February 9th, 2006


Following on from previous, but in a safer environment...

Religion in fantasy worlds eh? What's the deal with that?

In fantasy worlds you generally don't have the fun of the question 'What if?' when it comes to gods. They're right there, walking down the street, inconveniencing people with plagues of frogs and generally acting like... well... player characters would if they had that much power - or like Discworld Gods with slightly more decorum and a lot more self importance.

There's no difficult questions, demons are real, gods interfere in people's lives, devotion gets you magic and so on.

On the flipside most SF games completely ignore the whole thing entirely save for primitive tribes worshipping idols that just happen to be Hyperspace Q-Modulator crystals or something.

Doesn't that strike anyone else as a pity, or odd (from a story point of view?).

In the fantasy games you don't have the question 'Are there gods' its not a matter of faith, its a matter of choice. Which god do you want to piss off the least, which offers the best benefits. It's more like competing brands in a supermarket and acts of faith are not required.

In the SF games you don't, generally, have people acting through religious motivation and yet SF is usually the 'now' projected forward. Oh, there are exceptions of course, SF covers a very broad base, but you don't see that much of it considering.

One of the better ideas I think I've come up with in gaming was the Royomuertivan society in Cloak of Steel. An atheistic society, a breakaway group, entirely invested in the here and now (The world has no proof of gods) and relentlessly rational and decadant. They pursue a life of luxury and immortality through Necromancy, a magical science that most others regard as evil and corrupting but which the Muertivans regard as a good use of dead bodies and a good supply of uncomplaining servants. Their ancestor spirits are bound into skulls and stored in a great 'chamber of ancestors' where they discuss and formulate policy for the kingdom. A land ruled by and supported by its dead - very practical given the gameworld.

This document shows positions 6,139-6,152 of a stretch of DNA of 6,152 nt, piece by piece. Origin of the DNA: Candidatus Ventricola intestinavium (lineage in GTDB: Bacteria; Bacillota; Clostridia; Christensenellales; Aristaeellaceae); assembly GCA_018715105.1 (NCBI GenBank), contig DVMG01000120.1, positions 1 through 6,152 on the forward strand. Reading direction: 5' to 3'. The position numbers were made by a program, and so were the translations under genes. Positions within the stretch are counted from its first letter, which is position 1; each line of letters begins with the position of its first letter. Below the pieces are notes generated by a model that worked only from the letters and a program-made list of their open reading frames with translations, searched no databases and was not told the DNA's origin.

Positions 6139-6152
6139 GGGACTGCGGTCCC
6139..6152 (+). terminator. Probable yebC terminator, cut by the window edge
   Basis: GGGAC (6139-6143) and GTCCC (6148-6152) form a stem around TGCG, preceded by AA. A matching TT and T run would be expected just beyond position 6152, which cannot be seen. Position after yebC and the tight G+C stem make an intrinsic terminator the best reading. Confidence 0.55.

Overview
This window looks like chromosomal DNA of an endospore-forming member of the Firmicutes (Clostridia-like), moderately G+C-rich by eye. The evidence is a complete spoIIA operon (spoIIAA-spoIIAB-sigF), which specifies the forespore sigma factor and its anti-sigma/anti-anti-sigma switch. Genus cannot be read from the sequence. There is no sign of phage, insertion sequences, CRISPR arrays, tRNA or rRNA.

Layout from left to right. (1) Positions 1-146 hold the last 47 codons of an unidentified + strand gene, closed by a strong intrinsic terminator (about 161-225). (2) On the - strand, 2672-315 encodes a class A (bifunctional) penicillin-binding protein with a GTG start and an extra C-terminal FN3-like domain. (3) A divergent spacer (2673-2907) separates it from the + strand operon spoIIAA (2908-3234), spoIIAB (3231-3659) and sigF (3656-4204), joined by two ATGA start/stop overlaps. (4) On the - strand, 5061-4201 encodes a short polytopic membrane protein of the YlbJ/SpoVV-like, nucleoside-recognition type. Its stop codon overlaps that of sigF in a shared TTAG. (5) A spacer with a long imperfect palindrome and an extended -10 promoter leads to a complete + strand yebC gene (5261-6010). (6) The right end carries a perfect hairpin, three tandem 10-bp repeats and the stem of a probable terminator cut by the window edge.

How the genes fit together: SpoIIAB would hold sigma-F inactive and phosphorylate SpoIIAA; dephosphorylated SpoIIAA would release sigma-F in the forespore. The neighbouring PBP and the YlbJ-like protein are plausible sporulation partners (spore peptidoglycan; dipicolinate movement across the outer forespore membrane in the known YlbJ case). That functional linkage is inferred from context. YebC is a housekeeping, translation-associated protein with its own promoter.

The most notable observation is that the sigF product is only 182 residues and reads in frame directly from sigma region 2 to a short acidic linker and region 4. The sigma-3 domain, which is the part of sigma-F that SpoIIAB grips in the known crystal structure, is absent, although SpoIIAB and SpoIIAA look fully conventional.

I find that whole idea fascinating, breaking taboos in fiction and examining viewpoints, playing with them. Just wish I could use the same idea somewhere else or make CoS more popular.


"Motown thirsts, Motown drinks. Drink sweet mother!"

Amtrak Wars would have made a good game...

*goes back to writing about Detroit*